Buy low and sell high. It sounds easy. But as every investor knows, it’s much harder in practice. I would argue it’s because of the “buy low” part. Most investors hesitate to buy stocks that have recently tumbled in price.
For example, in October 2008, less than a month after Bear Stearns went bankrupt, Warren Buffett penned a New York Times op-ed. In it, Buffett offered a simple strategy for when to buy stocks: “Be fearful when others are greedy, and be greedy when others are fearful.”
With that advice in mind, I want to cover three e-commerce stocks that, in my opinion, have dropped too much due to fear. Each of these stocks is down more than 25% year to date, and I think it’s time to get greedy.
The first thing to acknowledge with Amazon (NASDAQ: AMZN) is that its gigantic e-commerce business is not performing well. In its most recent earnings report, management noted that overall operating margins dipped to 3.2%, primarily due to the higher cost of fuel and increased labor costs. In many ways, Amazon’s e-commerce division is a proxy for the U.S. economy. And as inflation-adjusted growth has slowed in the U.S., so too has Amazon’s growth rate and profitability.
All that said, the U.S. economy will bounce back eventually. And when it does, Amazon will still be the leader in e-commerce. In fact, a recent survey estimates that Amazon alone accounts for about 40% of all e-commerce in the U.S. If you take the next 14 largest competitors combined, those companies would account for only 31% of the market. Amazon’s e-commerce size and scale are difficult to comprehend and almost impossible to dislodge.
What’s more, being an Amazon shareholder means owning more than just its e-commerce business. You also get a cut of its web services (AWS) and advertising segments. AWS has long been Amazon’s growth engine, while its advertising business continues to take market share from Alphabet and Meta. When you buy Amazon stock, you get the whole package — and that’s a very good thing.
Athleisure brand Lululemon (NASDAQ: LULU) is my second e-commerce name to buy. The company reported an earnings beat in the first week of June. Despite record levels of inflation, the company continues to surpass analyst expectations on the back of its pricing power.
Lululemon has raised its prices aggressively as labor, materials, and freight costs have soared. As a result, the company’s high growth rates remain intact. Quarterly revenue growth was 32% year over year. Moreover, Chief Executive Officer Calvin McDonald has set a plan to double the company’s revenue within five years.
It’s all possible due to Lululemon’s upscale product offering and business strategy. The retailer’s revenues are split almost 50/50 between brick-and-mortar and online sales. In terms of products, many people are familiar with its high-end fitness and yoga apparel geared toward women. However, the company has now expanded into men’s clothing and footwear, which are growing even faster. Given Lululemon’s pricing power and impressive growth, it’s a name I want to own now and for many years to come.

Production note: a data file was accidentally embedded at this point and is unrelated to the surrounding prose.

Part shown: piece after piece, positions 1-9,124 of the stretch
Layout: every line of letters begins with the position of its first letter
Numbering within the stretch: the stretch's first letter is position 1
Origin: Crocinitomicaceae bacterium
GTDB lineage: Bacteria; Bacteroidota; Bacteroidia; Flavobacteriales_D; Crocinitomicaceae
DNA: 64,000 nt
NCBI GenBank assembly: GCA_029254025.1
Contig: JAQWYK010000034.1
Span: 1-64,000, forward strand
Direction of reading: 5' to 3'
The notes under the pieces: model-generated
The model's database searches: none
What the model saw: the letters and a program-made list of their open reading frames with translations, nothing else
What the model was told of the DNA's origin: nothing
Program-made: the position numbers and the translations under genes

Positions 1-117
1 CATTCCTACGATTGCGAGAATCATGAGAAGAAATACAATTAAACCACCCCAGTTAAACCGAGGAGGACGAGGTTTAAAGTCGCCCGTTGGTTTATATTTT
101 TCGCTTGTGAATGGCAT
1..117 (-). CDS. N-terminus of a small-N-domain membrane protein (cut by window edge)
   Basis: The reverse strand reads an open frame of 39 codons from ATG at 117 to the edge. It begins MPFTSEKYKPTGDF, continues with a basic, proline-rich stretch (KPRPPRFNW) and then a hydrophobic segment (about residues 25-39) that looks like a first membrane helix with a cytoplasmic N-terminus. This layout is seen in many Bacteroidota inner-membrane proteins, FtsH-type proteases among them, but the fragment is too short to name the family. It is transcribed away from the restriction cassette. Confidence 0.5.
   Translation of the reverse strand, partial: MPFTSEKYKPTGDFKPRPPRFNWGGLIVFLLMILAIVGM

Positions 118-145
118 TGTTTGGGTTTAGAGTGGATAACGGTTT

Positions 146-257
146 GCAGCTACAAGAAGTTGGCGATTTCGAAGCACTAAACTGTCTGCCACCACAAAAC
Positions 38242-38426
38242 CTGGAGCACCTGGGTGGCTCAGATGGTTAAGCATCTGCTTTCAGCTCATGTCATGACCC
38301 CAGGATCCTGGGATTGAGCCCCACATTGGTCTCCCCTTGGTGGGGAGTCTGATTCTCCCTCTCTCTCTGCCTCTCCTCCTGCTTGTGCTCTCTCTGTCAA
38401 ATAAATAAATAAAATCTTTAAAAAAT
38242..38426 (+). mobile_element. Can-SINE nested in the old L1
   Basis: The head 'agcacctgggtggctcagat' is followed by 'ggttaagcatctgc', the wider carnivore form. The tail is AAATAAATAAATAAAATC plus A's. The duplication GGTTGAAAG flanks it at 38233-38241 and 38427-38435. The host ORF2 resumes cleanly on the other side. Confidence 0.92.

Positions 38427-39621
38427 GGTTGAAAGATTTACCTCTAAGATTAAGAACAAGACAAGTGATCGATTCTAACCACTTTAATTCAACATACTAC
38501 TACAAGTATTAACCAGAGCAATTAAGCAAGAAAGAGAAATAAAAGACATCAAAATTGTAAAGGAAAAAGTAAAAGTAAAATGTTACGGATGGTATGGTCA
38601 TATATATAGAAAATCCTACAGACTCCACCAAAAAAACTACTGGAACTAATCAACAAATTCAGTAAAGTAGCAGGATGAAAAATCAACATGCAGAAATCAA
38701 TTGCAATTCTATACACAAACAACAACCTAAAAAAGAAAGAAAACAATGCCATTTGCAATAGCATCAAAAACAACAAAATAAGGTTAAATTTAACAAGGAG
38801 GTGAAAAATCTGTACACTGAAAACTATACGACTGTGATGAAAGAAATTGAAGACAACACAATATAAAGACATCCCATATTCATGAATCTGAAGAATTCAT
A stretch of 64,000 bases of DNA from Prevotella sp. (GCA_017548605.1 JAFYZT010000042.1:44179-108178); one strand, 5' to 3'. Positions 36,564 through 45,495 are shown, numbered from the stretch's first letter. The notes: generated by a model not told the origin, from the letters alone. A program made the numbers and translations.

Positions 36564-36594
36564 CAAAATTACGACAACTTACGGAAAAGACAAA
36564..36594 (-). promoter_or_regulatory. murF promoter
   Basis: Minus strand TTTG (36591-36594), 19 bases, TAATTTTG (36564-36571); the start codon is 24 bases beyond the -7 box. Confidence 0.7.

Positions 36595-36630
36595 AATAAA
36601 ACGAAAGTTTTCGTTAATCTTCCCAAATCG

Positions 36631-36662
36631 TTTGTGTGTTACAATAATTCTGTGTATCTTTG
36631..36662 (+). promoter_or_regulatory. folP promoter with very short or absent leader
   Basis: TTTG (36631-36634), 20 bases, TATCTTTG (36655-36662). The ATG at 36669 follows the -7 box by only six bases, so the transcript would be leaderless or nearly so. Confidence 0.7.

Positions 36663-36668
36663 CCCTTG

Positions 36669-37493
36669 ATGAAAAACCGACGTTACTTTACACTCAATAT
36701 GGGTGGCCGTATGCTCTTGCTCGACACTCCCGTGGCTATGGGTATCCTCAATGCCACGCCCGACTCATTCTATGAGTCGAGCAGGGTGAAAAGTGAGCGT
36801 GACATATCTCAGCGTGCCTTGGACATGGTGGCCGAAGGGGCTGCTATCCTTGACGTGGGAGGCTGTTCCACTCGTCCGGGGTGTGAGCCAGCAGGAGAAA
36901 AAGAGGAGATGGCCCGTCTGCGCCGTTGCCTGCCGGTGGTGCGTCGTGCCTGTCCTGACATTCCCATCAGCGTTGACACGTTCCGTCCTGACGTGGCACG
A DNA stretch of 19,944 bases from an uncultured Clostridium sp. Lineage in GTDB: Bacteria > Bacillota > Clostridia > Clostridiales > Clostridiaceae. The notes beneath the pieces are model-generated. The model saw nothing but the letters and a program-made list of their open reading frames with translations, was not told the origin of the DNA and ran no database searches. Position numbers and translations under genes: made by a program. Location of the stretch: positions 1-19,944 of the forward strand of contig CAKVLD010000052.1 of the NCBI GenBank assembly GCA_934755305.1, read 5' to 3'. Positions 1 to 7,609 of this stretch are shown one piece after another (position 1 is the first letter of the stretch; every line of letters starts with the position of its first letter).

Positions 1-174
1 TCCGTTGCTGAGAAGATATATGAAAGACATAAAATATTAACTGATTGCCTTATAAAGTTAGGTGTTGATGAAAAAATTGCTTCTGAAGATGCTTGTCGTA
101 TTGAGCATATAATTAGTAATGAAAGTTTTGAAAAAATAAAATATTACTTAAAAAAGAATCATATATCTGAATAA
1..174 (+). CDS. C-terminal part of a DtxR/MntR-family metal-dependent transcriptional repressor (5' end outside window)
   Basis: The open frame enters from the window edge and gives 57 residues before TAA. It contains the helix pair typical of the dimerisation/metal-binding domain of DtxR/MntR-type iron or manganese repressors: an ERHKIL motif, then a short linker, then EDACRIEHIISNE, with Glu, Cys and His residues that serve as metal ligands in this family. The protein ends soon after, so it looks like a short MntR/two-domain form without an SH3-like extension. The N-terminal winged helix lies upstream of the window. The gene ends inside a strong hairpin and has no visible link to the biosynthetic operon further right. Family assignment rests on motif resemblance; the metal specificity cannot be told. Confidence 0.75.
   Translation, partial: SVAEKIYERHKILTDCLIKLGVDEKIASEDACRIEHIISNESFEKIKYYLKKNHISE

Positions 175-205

My final e-commerce pick is Chewy (NYSE: CHWY). This one’s all about the pets. While Amazon has a competitive advantage due to its enormous scale and Lululemon boasts impressive pricing power, Chewy has a long-term trend on its side: the humanization of pets. In fact, the company’s mission statement puts the trend front and center: Chewy aims to be “the most trusted and convenient destination for pet parents and partners everywhere.” To this end, Chewy operates an online pet food, treats, accessories, and medicine marketplace. It also offers services, including pet insurance.
Chewy recently reported a surprise profit of $0.04 per share — beating analyst estimates for a $0.14 per share loss. Revenue grew to $2.43 billion in the fiscal first quarter (the three months ending on April 30), up 13.7% year over year. The company’s active user base grew to about 20.6 million. Moreover, those active users are generating an average of $446 in net sales for Chewy.
Looking ahead, the overall stickiness of the pet business should provide Chewy some protection in the event of an economic slowdown. Those of us with pets know that many pet items (be it food, kitty litter, or medicine) are simply essentials. Pet parents will find a way to get our pets what they need — no matter what.
John Mackey, CEO of Whole Foods Market, an Amazon subsidiary, is a member of The Motley Fool’s board of directors. Randi Zuckerberg, a former director of market development and spokeswoman for Facebook and sister to Meta Platforms CEO Mark Zuckerberg, is a member of The Motley Fool’s board of directors. Suzanne Frey, an executive at Alphabet, is a member of The Motley Fool’s board of directors. Jake Lerch has positions in Amazon and Lululemon Athletica. The Motley Fool has positions in and recommends Alphabet (A shares), Alphabet (C shares), Amazon, Chewy, Inc., Lululemon Athletica, and Meta Platforms, Inc. The Motley Fool has a disclosure policy.